Director/Based on an idea by James Ivory, Screenplay – Michael O’Donoghue & George Swift Trow, Producer – Ismail Merchant, Photography (some scenes sepia-tone) – Walter Lassally, Music – Joe Raposo, Art Direction – James D. Burke & Jack Wright. Production Company – Angelika Films/Merchant Ivory Productions
Anne Francine (Carlotta), Lewis Stadlen (Julian Branch), Thayer David (Otto Nurder), Martin Kove (Archie), Susie Blakely (Cecilia), Salome Jens (Emily Penning), Asha Puthli (The Forest Girl), Sam Waterston (James), Margaret Brewster (Lady Cora), Christopher Pennock (Hester), Neil Fitzgerald (Sir Harry), Russ Thacker (Andrew), Paulita Sedgwick (Penelope), Ultra Violet (Iliona), Kathleen Widdoes (Leslie), Eva Saleh (Zia)
A tribe of primitives, the Mud People, are interrupted by a croquet ball that falls in on their ceremonies. Following it, they come upon an Edwardian country estate. They puzzle over the clothes and belongings. They eventually place these on and adopt civilised, upper-class ways. However, at a dinner party they hold, they begin to lose hold over civilised behaviour and eventually revert to primitivism.
Director James Ivory and producer Ismail Merchant are best known for films like Heat and Dust (1983), The Bostonians (1984), A Room with a View (1985), Howards End (1992), The Remains of the Day (1993), Jefferson in Paris (1995) and The Golden Bowl (2000). They and writer Ruth Prawer Jhabvala carved out a particular arthouse niche, usually adapting works by E.M. Forster or Henry James, all concerning themselves with the lives of the aristocracy and upper-classes of the early 20th Century. Although at the time that Savages was made, Merchant and Ivory had only made a couple of successful films set around British Colonial India, Shakespeare Wallah (1965) and Bombay Talkie (1970). Savages is without a doubt the strangest film in their mutual oeuvre.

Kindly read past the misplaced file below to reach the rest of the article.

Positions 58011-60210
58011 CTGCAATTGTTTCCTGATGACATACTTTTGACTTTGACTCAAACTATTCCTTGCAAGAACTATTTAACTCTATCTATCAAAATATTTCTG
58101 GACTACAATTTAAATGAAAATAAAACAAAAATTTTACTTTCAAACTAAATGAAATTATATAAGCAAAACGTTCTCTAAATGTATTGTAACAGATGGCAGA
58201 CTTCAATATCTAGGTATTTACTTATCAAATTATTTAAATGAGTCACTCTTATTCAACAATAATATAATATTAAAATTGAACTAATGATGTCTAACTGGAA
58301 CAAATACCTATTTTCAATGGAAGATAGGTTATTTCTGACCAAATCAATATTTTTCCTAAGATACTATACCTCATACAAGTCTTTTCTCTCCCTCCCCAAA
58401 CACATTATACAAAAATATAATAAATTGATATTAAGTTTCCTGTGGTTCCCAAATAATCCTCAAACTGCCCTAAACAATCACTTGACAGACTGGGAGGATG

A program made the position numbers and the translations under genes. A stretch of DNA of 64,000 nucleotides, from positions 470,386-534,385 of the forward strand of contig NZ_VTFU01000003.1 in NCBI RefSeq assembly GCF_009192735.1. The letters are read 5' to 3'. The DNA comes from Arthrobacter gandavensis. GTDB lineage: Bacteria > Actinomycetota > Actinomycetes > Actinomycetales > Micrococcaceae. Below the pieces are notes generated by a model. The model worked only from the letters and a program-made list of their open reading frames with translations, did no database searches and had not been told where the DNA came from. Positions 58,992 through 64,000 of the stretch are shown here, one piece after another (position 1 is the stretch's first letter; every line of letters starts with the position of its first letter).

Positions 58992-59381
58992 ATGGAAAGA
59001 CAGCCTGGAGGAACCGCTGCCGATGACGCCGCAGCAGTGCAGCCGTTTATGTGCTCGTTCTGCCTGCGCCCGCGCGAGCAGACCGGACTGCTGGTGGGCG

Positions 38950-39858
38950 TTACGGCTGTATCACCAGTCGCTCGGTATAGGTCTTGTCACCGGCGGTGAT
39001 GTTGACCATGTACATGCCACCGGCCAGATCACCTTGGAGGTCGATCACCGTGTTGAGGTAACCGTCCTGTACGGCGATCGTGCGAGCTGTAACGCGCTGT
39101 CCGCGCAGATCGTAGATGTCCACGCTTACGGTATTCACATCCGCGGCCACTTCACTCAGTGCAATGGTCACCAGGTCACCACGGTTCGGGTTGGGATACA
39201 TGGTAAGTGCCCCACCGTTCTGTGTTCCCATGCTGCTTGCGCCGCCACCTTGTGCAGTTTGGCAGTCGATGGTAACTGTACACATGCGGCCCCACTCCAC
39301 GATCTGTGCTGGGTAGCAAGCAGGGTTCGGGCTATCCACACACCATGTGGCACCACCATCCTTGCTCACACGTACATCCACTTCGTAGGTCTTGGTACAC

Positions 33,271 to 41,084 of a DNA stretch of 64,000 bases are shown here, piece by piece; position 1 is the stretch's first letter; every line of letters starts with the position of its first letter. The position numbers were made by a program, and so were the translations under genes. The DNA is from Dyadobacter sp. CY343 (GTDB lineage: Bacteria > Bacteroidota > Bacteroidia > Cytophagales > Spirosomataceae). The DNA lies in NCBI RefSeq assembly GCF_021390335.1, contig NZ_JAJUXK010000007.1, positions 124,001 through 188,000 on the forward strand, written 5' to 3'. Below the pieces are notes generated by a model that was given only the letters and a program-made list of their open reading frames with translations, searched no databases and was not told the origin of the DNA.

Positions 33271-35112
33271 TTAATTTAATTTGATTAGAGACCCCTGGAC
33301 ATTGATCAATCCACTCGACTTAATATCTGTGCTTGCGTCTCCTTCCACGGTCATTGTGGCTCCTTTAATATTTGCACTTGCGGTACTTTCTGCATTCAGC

Savages feels more like a feature-length version of a short art film idea. Various reviews always describe Savages in terms of its premise – a group of savages are interrupted in their rituals by a croquet ball, follow it to a country estate where they put on clothes and become upper-class aristocracy, until everything falls apart and they hit a ball back into the woods, follow it and revert to savagery again – and that is the whole of the film. The dramatics in between the idea are just padding. Some of the song and dance numbers and games during the Edwardian sequence certainly do give evidence of that padding. Nevertheless, the idea is droll – the symmetry of the ending is delightful. The most intriguing of the sequences is the one entitled In the School Yard with its images of people caught halfway between civilisation and the remnants of tribal culture – where the capitalist plays with toy trains, which are interpreted as mythical carriages, and we see people discovering the embryonic beginnings of dance steps.
Savages was one of several others at the time that explored the thin dividing line between barbarism and civilisation. Others included the British film Lord of the Flies (1963) about schoolboys reverting to barbarism when abandoned on a desert islan, and the French anarchist fantasy Themroc (1973) about people suddenly reverting to pre-verbal behaviour.